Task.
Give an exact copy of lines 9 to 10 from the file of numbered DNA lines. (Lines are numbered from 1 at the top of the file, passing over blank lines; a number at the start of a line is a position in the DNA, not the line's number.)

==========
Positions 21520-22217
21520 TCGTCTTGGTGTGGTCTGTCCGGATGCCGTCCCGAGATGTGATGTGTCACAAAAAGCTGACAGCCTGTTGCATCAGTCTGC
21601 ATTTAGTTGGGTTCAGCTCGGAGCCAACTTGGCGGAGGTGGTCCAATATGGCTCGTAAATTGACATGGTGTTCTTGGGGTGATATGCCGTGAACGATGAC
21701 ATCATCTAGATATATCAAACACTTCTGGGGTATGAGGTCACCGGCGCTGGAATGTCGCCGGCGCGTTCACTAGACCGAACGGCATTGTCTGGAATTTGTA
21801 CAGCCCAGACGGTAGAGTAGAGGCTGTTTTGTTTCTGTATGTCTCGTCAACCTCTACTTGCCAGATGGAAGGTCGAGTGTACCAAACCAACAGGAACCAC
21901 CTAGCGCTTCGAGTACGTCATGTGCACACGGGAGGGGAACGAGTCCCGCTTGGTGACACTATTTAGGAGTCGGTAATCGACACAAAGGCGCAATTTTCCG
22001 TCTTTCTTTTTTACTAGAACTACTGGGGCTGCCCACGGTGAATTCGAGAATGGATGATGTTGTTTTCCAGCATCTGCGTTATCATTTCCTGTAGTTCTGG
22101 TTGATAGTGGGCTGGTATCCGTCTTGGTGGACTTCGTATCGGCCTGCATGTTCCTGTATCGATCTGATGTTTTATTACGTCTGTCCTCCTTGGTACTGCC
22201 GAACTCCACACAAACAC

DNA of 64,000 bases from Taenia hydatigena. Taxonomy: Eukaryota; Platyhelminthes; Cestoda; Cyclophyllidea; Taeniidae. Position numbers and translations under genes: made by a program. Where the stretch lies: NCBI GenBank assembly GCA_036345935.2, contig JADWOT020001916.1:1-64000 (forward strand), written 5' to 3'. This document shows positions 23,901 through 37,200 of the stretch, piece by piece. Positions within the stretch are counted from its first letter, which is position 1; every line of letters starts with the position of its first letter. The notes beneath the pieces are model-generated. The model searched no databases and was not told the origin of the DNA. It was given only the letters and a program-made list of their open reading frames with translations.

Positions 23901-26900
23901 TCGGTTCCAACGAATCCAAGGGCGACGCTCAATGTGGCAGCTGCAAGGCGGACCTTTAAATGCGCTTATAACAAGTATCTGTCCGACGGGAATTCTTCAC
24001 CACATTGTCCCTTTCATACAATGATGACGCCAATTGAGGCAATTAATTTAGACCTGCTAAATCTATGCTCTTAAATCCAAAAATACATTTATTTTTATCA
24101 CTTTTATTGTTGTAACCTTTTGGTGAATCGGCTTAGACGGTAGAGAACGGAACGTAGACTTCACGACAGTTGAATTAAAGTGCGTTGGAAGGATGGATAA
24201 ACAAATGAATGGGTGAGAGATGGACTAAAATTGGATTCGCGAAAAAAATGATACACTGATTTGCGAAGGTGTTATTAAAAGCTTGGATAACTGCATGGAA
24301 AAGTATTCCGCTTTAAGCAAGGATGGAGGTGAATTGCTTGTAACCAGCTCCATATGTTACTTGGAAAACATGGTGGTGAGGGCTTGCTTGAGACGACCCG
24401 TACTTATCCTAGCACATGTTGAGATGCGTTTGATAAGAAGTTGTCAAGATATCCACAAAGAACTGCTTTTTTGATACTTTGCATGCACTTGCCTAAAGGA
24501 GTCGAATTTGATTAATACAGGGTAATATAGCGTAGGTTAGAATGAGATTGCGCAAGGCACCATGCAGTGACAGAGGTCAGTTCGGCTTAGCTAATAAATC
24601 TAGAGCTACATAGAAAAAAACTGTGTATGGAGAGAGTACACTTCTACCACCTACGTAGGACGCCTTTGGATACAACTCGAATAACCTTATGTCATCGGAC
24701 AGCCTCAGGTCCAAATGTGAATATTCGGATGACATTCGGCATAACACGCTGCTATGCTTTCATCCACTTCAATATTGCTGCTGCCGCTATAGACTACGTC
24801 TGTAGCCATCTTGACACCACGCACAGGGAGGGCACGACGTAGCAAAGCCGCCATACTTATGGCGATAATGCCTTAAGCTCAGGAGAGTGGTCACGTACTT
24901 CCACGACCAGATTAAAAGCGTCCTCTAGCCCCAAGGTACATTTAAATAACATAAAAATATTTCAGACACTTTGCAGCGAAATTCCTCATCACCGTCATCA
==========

22201 GAACTCCACACAAACAC

DNA of 64,000 bases from Taenia hydatigena. Taxonomy: Eukaryota; Platyhelminthes; Cestoda; Cyclophyllidea; Taeniidae. Position numbers and translations under genes: made by a program. Where the stretch lies: NCBI GenBank assembly GCA_036345935.2, contig JADWOT020001916.1:1-64000 (forward strand), written 5' to 3'. This document shows positions 23,901 through 37,200 of the stretch, piece by piece. Positions within the stretch are counted from its first letter, which is position 1; every line of letters starts with the position of its first letter. The notes beneath the pieces are model-generated. The model searched no databases and was not told the origin of the DNA. It was given only the letters and a program-made list of their open reading frames with translations.